This year marks Harold “Hal” Rogers’s twenty-first consecutive electoral victory in Kentucky’s Fifth Congressional District, making him the second-longest-serving Republican in Congress. He rode into office on the wave of the Reagan Revolution in 1980, and the governing style he’s employed in the Fifth District—which covers the rural, mountainous, Appalachian region of southeastern Kentucky—can mostly be described as Reaganite: pro–War on Drugs, pro–prison expansion, anti-regulation of extractive industries, and pro-family. The congressman has had to improvise a little over the years in response to changes in the economy and political system, but he’s well-positioned to do so: as a former Chairman of the House Appropriations Committee, the elite “College of Cardinals” that manages the government’s budget, and the ranking member of the House Appropriations Subcommittee on State and Foreign Operations, he’s one of the most powerful men in Washington. Rogers has extraordinary discretion over where and how the government exercises power domestically and overseas, especially within the border regions; he can coerce other lawmakers to support his policies by withholding funding; and, crucially, he can funnel tons of “pork” back to his home district.
If you were to mention that to the average American, however, you’d probably be met with confusion. Hal who? Most people, when they think of powerful politicians from Kentucky, think of Senate Majority Leader Mitch McConnell, who over the last decade or so has singlehandedly reshaped how Congress functions, and has all but ensured the prioritization of corporate interests within the federal judiciary. So you’re telling me there’s another powerful congressman from Kentucky who has control over virtually every aspect of my life? That is indeed what I’m telling you, my friend, and it’s no coincidence that both of these men come from the mostly rural state of Kentucky.
How did Kentucky come to mean so much at the national level? McConnell’s story isn’t that compelling. He is deeply unpopular statewide, but every six years he hyper-focuses on a handful of places in the state—Paducah, the Cincinnati suburbs in Northern Kentucky, the rural counties around Louisville (his hometown), and the rural counties in southern Kentucky—and makes enough empty promises and assurances to carry him to victory. He then launders his success as a success story for all of Kentucky, claiming that it allows the state to punch above its weight at the national level against states like New York and California. His voters eat this up, and McConnell plays off of it to increasingly cringe results (see: “Cocaine Mitch.”) At the end of the day it’s a pretty standard story of electioneering, manipulation, and voter suppression; Kentucky consistently ranks among the bottom ten states in terms of “electoral integrity.”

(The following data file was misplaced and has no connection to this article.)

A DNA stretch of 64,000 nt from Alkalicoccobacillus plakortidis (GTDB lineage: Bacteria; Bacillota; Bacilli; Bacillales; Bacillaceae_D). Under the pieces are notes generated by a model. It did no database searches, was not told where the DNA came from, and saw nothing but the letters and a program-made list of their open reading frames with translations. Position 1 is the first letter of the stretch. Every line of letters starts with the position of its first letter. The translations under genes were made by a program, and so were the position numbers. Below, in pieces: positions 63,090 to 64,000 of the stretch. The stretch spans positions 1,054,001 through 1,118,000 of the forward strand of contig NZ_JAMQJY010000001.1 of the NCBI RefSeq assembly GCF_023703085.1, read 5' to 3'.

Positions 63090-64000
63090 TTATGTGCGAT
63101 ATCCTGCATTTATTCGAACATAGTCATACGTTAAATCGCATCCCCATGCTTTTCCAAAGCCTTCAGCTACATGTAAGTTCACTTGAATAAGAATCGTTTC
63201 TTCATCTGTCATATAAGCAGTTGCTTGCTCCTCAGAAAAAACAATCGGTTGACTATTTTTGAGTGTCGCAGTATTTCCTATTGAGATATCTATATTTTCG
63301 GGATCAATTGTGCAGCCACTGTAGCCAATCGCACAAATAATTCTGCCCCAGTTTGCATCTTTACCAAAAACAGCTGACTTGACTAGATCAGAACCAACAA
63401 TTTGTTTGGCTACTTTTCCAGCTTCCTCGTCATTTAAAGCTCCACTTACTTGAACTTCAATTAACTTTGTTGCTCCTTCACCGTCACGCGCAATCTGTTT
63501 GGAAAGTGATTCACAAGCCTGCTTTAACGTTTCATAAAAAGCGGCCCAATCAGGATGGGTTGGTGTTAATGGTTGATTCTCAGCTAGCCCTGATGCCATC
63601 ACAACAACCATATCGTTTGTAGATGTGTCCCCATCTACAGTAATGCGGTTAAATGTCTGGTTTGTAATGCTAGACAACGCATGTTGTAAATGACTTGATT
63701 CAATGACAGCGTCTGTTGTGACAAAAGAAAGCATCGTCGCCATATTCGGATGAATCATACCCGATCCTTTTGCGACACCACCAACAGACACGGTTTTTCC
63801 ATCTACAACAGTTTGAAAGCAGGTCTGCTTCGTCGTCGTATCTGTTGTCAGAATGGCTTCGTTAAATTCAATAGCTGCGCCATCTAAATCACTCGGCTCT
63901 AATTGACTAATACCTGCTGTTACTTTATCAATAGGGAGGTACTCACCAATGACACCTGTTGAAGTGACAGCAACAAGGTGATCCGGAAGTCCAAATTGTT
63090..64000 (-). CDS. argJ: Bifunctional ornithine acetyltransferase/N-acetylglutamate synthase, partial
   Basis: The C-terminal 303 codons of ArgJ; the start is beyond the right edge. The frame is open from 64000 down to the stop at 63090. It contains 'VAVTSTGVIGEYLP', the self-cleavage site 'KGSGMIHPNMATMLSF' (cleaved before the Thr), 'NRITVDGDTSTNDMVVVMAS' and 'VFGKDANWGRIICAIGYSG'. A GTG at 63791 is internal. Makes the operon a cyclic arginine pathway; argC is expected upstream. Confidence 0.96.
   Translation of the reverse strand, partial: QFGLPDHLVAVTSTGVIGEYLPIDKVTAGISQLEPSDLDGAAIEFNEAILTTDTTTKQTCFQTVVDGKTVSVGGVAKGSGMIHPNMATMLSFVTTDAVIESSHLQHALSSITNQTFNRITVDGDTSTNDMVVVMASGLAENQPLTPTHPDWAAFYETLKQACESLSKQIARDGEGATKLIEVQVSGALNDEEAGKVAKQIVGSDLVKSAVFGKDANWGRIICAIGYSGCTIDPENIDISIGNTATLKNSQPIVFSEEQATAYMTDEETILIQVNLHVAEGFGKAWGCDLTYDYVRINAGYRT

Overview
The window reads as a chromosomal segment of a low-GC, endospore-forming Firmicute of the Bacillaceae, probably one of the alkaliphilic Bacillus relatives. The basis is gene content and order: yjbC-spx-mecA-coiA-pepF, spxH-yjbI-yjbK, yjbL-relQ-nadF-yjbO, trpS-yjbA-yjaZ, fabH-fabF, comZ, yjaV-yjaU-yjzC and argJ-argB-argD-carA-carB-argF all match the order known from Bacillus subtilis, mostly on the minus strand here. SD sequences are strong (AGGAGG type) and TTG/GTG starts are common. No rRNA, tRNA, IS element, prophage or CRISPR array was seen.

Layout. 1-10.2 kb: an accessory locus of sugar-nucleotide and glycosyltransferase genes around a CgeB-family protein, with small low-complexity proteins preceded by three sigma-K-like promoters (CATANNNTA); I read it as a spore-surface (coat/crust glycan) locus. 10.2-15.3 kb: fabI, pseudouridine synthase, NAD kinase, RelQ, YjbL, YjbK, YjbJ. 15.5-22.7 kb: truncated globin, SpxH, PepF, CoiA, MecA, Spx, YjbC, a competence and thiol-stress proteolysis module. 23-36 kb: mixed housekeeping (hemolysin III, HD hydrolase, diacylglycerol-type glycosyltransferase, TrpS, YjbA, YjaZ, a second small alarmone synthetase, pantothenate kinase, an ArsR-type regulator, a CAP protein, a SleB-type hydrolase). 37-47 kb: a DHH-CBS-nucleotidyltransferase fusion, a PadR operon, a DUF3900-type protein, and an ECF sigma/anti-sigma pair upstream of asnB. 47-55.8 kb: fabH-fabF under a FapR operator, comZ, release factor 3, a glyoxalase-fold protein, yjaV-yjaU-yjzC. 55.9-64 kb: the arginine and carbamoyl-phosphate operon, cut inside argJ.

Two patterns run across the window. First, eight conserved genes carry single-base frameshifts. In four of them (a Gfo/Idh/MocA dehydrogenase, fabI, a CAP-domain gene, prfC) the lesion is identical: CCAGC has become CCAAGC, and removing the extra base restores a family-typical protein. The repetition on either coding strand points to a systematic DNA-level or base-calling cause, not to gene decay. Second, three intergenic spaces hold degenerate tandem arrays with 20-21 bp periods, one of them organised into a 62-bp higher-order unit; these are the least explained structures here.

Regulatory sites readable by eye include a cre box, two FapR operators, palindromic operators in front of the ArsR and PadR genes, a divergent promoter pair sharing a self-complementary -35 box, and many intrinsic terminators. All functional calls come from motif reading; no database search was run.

But whereas McConnell is motivated by the long-term viability of corporate domination of the United States, Hal Rogers is motivated by the long-term viability of corporate and personal domination of southeastern Kentucky. Make no mistake that this benighted region—long one of the poorest in the country—is Rogers’s personal dominion, his fiefdom. The fact that his name is on just about everything you see should be enough evidence to support this claim. To enter and exit the region you have to travel on the Hal Rogers Parkway, which used to be the Daniel Boone Parkway until Rogers renamed it after itself. Want to take your family on a weekend getaway vacation? You can check out the Hal Rogers Family Entertainment Center in Williamsburg, which contains a wave pool, water slides, and a mini-golf course. Or perhaps you’re addicted to drugs? Rogers has just the thing for you: the Hal Rogers Appalachian Recovery Center, which has outposts all across the region.
This last “amenity” that Rogers so graciously offers—drug rehabilitation centers—is rich with irony. In 2003 he created a program known as Operation UNITE (Unlawful Narcotics Investigations, Treatment and Education). UNITE is a brilliant form of rural social control. It ruthlessly enforces drug abstention through the traditional methods of law enforcement—undercover policing, kicking down doors—and, at the same time, encourages community members to snitch on fellow community members who they suspect of being involved in drug activities. The result is that no one trusts anyone: everyone is a suspect, all of the time. UNITE is the sort of program that engenders alienation, making it less likely that people will mount meaningful political challenges against the region’s political institutions, such as Rogers himself.